Eurasia: a new political entity

Moscow seems prepared to move in geographic space where Washington, under President Obama, is too afraid to tread

Shahid Javed Burki November 15, 2015
The writer is a former caretaker finance minister and served as vice-president at the World Bank

I have just returned after a five-day stay in Astana, the new, flashy and glistening capital of the Central Asian Republic of Kazakhstan. I was there to attend the inaugural meeting of a think tank called the Astana Club. The meeting was convened to discuss how the vast landmass that was being called ‘Eurasia’ should evolve. A conference document described this geographic space as the “centre of international attention, being a region that is home to three-quarters of the world’s population and where 60 per cent of the word’s GDP is concentrated”. These are large numbers since this definition of Eurasia includes China and Russia. The former is now the world’s largest economy when measured in terms of purchasing power parity. The latter covers a large territory. I am reporting on this meeting since what it represented and what was discussed has meaning for South Asia in general and Pakistan in particular. Most of the discussion at the meeting addressed the question the sponsors asked: “Can the Eurasia region respond to the challenges it faces and develop its potential for global leadership?”

The meeting was held over two days. President Nursultan Nazarbayev, the head of the Kazakhstan state, was to conclude the meeting. He has already served as president for 24 years, having taken office after Moscow vacated the area. In 1991, the Soviet Union collapsed and several of its constituent states were allowed to become independent. Kazakhstan was one of them and the way it has conducted itself, it has acquired a status in international affairs that is much larger than could be justified by its small population. Its presence on the world stage is largely the work of President Nazarbayev.

From the sites we were shown in the city, it was clear that he was a highly revered figure. His dominance of the country’s political landscape was similar to what had occurred in the other ‘Stans’, the five Central Asian countries that had become independent after the collapse of the Soviet Union. But in his case, his popularity seemed to be genuine. He seemed to have served the country and its citizens well. Other ‘Stans’ have not been efficiently or competently led by the leaders who had assumed power after the departure of Moscow. However, the president couldn’t attend the conference and was replaced by his prime minister and foreign minister.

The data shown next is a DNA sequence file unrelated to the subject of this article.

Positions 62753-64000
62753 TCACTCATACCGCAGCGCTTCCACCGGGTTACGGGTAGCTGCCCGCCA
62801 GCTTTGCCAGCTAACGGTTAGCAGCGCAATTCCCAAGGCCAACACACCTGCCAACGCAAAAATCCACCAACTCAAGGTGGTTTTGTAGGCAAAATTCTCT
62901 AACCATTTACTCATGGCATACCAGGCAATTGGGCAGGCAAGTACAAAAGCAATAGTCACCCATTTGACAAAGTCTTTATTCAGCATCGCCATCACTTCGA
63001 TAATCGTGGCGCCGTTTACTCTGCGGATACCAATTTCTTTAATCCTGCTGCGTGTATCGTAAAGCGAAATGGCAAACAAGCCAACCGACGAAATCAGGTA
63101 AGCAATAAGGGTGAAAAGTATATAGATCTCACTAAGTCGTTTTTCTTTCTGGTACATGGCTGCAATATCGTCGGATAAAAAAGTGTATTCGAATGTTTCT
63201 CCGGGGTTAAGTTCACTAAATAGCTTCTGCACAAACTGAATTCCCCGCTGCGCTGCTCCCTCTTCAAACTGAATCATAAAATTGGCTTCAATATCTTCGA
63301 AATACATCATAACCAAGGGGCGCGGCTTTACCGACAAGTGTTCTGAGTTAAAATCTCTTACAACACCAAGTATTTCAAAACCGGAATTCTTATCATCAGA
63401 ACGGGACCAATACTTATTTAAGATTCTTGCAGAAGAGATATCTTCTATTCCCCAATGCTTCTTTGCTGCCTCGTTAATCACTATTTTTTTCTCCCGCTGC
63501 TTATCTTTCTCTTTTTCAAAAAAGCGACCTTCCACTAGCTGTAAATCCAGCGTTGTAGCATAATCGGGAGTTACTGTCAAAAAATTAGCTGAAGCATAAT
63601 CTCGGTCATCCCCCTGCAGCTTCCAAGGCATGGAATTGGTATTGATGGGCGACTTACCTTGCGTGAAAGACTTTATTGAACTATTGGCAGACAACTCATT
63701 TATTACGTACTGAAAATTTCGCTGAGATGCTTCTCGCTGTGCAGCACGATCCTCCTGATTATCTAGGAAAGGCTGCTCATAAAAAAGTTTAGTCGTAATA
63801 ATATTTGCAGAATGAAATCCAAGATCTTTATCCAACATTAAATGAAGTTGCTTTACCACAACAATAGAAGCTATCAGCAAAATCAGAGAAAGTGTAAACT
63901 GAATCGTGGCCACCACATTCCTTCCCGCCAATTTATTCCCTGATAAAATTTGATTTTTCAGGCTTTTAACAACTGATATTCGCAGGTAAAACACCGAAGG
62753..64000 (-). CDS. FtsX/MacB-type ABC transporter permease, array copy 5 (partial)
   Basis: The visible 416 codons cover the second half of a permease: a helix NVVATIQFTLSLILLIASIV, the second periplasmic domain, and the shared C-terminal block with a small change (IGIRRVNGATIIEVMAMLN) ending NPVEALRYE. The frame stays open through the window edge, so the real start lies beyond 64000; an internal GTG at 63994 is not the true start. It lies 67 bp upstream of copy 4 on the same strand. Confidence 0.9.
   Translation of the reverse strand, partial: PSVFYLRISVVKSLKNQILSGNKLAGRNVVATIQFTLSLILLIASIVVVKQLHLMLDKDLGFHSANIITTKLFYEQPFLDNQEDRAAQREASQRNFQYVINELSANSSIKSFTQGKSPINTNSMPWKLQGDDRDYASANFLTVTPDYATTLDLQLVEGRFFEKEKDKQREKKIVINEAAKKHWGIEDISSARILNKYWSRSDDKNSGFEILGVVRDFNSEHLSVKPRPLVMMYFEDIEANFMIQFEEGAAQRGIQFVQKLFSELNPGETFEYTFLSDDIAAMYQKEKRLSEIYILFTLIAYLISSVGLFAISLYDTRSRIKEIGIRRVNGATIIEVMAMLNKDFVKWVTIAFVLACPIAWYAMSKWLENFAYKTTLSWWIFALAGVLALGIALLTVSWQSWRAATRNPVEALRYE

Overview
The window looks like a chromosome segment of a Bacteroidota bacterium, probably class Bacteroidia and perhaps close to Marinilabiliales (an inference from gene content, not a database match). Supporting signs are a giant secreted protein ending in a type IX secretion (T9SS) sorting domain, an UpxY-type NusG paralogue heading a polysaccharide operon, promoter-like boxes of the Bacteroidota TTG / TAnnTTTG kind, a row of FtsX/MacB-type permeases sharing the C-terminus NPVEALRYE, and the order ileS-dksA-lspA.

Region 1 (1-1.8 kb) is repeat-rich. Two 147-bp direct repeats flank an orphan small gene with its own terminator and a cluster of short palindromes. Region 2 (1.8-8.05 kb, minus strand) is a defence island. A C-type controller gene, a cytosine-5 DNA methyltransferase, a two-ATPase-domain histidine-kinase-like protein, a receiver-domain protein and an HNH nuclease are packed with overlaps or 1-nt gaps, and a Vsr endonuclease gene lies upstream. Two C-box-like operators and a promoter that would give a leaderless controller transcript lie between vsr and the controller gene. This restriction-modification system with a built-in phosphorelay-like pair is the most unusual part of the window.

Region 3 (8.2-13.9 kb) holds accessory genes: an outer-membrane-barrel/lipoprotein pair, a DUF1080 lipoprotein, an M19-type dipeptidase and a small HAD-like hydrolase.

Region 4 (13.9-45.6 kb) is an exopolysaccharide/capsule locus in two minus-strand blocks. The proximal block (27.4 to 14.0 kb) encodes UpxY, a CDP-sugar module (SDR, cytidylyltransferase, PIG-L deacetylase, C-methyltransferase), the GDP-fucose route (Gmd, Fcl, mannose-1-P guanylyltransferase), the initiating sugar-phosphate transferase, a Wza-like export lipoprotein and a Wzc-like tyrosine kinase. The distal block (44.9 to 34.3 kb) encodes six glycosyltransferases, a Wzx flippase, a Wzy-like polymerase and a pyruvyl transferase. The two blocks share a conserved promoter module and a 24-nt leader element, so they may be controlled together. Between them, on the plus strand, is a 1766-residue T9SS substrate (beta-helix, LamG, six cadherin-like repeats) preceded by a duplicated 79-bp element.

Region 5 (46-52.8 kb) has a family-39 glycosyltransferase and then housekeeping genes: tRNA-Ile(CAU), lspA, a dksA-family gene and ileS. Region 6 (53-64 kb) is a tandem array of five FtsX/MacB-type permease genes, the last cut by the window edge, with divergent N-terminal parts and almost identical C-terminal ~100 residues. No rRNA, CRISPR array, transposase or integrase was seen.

Following the events in Ukraine and Syria, the Kazakhs are worried about the way Russia under Vladimir Putin has begun to reach out and exert its influence. It is not only doing this in the countries that were once parts of the Soviet Union. Moscow also seems prepared to move in the geographic space where Washington, under President Barack Obama, is too afraid to tread. This projection of power worries the Kazakhs. It is interesting that the Kazakhstan government was present in the Astana Club meeting at the highest level whereas all other countries were represented by academics who did not (in fact, could not) speak for their governments.

For the leadership of Astana Club, Eurasia did not include the Middle East, certainly not South Asia. I kept reminding the meeting that the number of people living in South Asia was almost as many as those in Eurasia. Also, the South Asian population was very young and therefore could influence the globe in several different ways.

There was a great deal of discussion of the China-sponsored Silk Road project but the discussion centred around the part that passes through the territory defined as Eurasia. In one of my interventions, I made the point that by developing the concept of Eurasia, those who were behind it were in fact fracturing the world rather than unifying it. This is certainly not what Beijing wants. Under its powerful president, the country is actively engaged in translating its economic strength into visible military muscle. The Chinese will not want to divide the world into several segments. That would confine their influence to defined geographic space. In fact, what they want to do is to knit at least all of Asia into one geographical whole. That is how I read the meaning of the massive and expensive Silk Road programme.

Published in The Express Tribune, November 16th, 2015.

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Paul J | 5 years ago | Reply currently most goods produced in China are shipped by sea to Europe. These goods will increasingly be shipped by rail and truck across Kazakhstan and Eurasia. It makes sense to develop the infrastructure of Eurasia or Central Asia and Kazakhstan to foster the economic growth that will follow. To modernize the ancient Silk Road is not some nefarious plan by China to control territory. It's something that makes sense for the countries, like Kazakhstan, that are positioned between the largest economies and populations in the world: China, European Union, India and Russia.
Romm | 5 years ago | Reply No offence. Was just an exchange of Lighter Idea. Cheers
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